• Greatly reduced battery life
  • Larger file-sizes (less compression will be required for smooth playback)
  • Lower resolution

We’re talking about falling back from every major milestone met by mobile device manufacturers in the last three years, and millions of devices rendered obsolete for video encoded in WebM. What happens if Google goes WebM-only for YouTube? Right now, Apple supports H.264 exclusively on their mobile devices? Why is that? Because Apple considers user experience to be first priority. Even if Apple were to implement WebM on their mobile devices, the consequence would be jittery video playback that sucked your battery dry in no time. That’s not a good user experience.

So, what does this mean for the Average Joe? If Google is successful, it means that your user experience will be significantly degraded on any device you own that contains H.264 hardware, but no WebM hardware. Have a look at the specs for your phone, portable media player, television, and home theater media devices. Any of them that rely on H.264 hardware are at risk for becoming obsolete.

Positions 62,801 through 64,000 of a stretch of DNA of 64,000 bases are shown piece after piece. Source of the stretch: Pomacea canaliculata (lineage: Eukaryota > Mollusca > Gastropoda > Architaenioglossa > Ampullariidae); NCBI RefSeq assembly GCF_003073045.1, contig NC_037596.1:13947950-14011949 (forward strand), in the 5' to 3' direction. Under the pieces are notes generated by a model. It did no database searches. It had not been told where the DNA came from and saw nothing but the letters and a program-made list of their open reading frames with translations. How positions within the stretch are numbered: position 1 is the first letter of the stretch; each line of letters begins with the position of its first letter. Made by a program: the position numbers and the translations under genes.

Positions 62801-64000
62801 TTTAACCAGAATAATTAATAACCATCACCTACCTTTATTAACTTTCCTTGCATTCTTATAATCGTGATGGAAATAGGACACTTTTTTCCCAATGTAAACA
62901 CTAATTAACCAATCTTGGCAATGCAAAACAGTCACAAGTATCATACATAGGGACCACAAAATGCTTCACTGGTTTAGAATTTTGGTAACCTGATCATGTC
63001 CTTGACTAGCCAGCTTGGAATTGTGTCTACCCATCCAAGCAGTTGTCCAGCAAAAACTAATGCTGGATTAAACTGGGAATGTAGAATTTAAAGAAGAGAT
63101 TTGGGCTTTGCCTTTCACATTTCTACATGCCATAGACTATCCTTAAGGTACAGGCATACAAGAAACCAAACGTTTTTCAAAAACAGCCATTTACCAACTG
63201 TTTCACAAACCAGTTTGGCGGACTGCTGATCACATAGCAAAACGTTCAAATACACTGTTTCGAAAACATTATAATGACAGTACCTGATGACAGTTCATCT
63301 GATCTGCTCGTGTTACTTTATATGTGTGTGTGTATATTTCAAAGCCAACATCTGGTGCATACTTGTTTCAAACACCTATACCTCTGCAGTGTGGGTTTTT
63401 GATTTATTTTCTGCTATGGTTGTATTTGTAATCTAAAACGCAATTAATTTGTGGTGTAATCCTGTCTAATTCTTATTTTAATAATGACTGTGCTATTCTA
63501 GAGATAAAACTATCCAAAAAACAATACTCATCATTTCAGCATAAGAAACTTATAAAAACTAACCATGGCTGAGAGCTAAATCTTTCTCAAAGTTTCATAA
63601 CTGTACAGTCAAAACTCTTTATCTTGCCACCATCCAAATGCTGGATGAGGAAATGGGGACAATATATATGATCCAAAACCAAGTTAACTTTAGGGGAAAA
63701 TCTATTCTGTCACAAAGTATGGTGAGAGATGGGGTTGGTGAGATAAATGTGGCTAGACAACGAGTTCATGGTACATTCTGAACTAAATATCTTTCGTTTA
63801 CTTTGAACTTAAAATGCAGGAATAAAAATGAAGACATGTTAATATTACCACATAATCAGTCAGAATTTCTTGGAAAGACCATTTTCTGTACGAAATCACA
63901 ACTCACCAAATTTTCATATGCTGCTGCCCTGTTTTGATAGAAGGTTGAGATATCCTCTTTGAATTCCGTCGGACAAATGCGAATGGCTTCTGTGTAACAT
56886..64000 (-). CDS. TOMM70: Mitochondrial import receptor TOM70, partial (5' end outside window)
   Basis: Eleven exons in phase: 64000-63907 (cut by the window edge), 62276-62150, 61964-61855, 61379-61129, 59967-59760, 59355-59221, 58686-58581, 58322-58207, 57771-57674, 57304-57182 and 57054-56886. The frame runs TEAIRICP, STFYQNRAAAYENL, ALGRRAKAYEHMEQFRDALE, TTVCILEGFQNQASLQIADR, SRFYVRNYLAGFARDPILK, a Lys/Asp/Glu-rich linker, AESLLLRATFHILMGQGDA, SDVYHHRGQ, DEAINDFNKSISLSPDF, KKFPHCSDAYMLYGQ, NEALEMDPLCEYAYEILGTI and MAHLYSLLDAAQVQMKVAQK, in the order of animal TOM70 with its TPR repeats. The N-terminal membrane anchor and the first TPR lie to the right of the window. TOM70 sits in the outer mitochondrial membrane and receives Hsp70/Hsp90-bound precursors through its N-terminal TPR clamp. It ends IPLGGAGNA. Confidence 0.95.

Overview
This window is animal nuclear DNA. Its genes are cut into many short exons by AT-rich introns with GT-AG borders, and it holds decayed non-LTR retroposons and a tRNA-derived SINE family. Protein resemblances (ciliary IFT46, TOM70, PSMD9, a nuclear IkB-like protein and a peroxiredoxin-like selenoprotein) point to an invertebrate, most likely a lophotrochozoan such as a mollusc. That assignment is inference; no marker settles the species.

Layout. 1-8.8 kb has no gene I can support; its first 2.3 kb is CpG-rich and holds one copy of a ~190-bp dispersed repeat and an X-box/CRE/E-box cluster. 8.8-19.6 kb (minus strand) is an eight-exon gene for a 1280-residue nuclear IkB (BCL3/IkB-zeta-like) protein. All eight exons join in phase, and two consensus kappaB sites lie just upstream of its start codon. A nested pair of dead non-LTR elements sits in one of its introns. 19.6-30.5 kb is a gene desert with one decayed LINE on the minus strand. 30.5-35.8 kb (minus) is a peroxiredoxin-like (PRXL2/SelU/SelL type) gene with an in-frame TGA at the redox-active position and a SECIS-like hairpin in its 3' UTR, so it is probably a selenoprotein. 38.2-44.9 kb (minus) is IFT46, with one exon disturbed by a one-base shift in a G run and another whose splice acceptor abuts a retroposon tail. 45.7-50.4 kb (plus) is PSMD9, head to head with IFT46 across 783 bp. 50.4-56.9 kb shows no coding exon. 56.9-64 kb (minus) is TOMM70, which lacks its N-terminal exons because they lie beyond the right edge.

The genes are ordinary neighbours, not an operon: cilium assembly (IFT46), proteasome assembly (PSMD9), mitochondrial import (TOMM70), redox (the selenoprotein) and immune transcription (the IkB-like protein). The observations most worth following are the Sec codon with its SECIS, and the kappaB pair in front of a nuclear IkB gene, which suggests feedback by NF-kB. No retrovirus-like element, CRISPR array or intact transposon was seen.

1 – TechCrunch
2 – World of Apple
3 –

Apple invites Vimeo to party, snubs YouTube?

Apple has posted a web page containing a list of “iPad ready (really just HTML5 ready) websites”: to their website. What’s interesting is that YouTube — a Google property — has been omitted from the list, despite the fact that they have an HTML5 version of the website available for public consumption. Oversight or passive aggressive behavior?